This Week In History News, Mar. 5 – 11

Published March 10, 2023

Ancient sphinx unearthed in Egypt, Celtic figure with oversized phallus found in England, new moai statue uncovered on Easter Island.

1,500-Year-Old Sphinx With A Smiling Face And A Cobra Headdress Unearthed At Egypt’s Temple Of Dendera

Small Sphinx Found At Dendera

Ministry of Tourism and AntiquitiesWhile excavating a newly-uncovered structure at the Dendera temple complex, researchers descended into its water collection basin where they were shocked to find a fully intact sphinx from the Roman era.

Archaeologists digging at the Egyptian Temple of Dendera just uncovered a 1,500-year-old sphinx. This statue is still in such good condition that archaeologists were able to not only see the smile adorning its face but also the carefully sculpted dimples on either side of its mouth. Furthermore, experts believe that the sphinx depicts the Roman Emperor Claudius, who also ruled Egypt from 41 C.E. to 54 C.E.

Learn the full story behind this shocking discovery here.

English Metal Detectorists Stumble Across A 2,000-Year-Old Figurine With An Oversized Phallus

Celtic Statue With Large Phallus

NoonansPhallic symbols like the one found on this ancient Celtic figurine were fairly common in the ancient world.

While combing through a field in Haconby, Lincolnshire in 2022, Paul Shepheard suddenly got a signal from his metal detector. His wife, Joanne, had just found a Medieval penny, so Paul eagerly dug into the dirt — and unearthed a 2,000-year-old figurine with an oversized phallus.

Dig deeper in this report.

New Easter Island Moai Statue Discovered At The Bottom Of A Dry Lake Bed

New Moai Statue

Sergio Pitamitz/VWPics/Universal Images Group via Getty ImagesMoai were created by the Rapa Nui people, the native ancestral inhabitants of Easter Island.

Moai statues are among the most famous and iconic sculptures in the world, with hundreds of these stone behemoths adorning the landscape of Rapa Nui, more commonly known as Easter Island. But although the moai are protected as part of a UNESCO World Heritage site, a swath of environmental factors threaten to damage them.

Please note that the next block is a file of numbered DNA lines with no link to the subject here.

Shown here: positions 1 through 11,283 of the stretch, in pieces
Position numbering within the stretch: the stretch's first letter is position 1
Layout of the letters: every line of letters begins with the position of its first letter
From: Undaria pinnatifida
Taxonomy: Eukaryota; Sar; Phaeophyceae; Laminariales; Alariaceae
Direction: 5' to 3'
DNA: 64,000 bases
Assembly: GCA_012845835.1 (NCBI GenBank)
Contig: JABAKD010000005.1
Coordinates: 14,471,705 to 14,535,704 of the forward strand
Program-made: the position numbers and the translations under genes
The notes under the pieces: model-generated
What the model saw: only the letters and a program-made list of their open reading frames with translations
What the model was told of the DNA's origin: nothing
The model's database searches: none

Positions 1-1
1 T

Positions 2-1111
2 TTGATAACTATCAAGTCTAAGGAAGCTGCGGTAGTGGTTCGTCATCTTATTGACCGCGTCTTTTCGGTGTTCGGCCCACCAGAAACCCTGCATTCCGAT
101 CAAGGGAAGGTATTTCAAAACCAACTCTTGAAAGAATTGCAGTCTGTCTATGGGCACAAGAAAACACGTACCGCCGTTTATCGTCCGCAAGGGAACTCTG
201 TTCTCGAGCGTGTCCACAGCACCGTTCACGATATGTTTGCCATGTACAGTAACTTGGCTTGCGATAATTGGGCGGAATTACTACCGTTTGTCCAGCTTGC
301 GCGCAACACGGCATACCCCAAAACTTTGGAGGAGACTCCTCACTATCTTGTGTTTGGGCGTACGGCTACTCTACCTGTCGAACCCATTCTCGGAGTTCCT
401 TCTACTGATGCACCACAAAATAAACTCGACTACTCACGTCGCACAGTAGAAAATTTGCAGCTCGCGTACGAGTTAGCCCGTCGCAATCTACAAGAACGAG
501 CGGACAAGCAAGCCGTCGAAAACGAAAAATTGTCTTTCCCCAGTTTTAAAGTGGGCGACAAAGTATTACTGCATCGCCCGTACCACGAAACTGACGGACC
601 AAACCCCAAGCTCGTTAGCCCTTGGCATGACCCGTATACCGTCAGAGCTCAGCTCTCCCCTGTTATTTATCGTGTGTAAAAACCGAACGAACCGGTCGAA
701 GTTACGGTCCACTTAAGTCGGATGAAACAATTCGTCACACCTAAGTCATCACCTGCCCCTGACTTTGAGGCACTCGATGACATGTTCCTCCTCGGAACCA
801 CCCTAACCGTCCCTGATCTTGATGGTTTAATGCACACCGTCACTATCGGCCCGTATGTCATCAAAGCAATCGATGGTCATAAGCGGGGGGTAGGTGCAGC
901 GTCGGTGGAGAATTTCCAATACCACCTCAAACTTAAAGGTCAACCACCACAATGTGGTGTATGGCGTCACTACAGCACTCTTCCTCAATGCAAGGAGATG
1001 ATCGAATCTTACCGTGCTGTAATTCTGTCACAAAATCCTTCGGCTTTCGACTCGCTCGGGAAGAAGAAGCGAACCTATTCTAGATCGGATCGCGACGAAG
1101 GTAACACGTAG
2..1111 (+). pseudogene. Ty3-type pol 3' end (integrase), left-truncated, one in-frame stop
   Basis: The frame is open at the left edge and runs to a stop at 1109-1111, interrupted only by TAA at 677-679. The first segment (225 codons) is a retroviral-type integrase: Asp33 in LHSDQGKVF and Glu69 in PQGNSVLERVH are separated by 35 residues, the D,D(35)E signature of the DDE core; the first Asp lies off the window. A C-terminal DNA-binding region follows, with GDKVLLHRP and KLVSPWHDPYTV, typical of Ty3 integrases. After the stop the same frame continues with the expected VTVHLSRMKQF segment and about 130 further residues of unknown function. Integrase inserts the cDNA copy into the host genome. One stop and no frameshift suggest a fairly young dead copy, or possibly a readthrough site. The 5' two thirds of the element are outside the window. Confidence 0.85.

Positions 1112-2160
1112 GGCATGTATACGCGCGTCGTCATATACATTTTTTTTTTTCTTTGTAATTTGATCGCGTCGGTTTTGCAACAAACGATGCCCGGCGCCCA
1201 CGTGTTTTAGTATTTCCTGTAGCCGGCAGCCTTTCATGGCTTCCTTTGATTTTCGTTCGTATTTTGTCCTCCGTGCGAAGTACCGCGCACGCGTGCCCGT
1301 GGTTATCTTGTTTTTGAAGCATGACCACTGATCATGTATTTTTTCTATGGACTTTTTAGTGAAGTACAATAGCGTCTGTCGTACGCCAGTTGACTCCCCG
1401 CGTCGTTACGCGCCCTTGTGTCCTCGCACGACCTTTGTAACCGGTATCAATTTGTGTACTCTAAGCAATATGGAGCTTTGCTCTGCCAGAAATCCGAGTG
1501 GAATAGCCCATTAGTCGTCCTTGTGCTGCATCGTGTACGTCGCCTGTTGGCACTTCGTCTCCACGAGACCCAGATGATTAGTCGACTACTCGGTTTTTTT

Among these environmental threats are coastal erosion, rising sea levels, and fires brought on by human-caused climate change. In fact, in October 2022, a fire burned roughly 250 acres of land across Easter Island and caused significant damage to the moai near the Rano Raraku volcano.

However, researchers investigating the area where the fire occurred recently came upon a remarkable find: a previously undiscovered moai lying on its side in a dried-up volcanic crater lake.

Read on here.

All That's Interesting
Established in 2010, All That's Interesting brings together a dedicated staff of digital publishing veterans and subject-level experts in history, true crime, and science. From the lesser-known byways of human history to the uncharted corners of the world, we seek out stories that bring our past, present, and future to life. Privately-owned since its founding, All That's Interesting maintains a commitment to unbiased reporting while taking great care in fact-checking and research to ensure that we meet the highest standards of accuracy.
John Kuroski
John Kuroski is the editorial director of All That's Interesting. He graduated from New York University with a degree in history, earning a place in the Phi Alpha Theta honor society for history students. An editor at All That's Interesting since 2015, his areas of interest include modern history and true crime.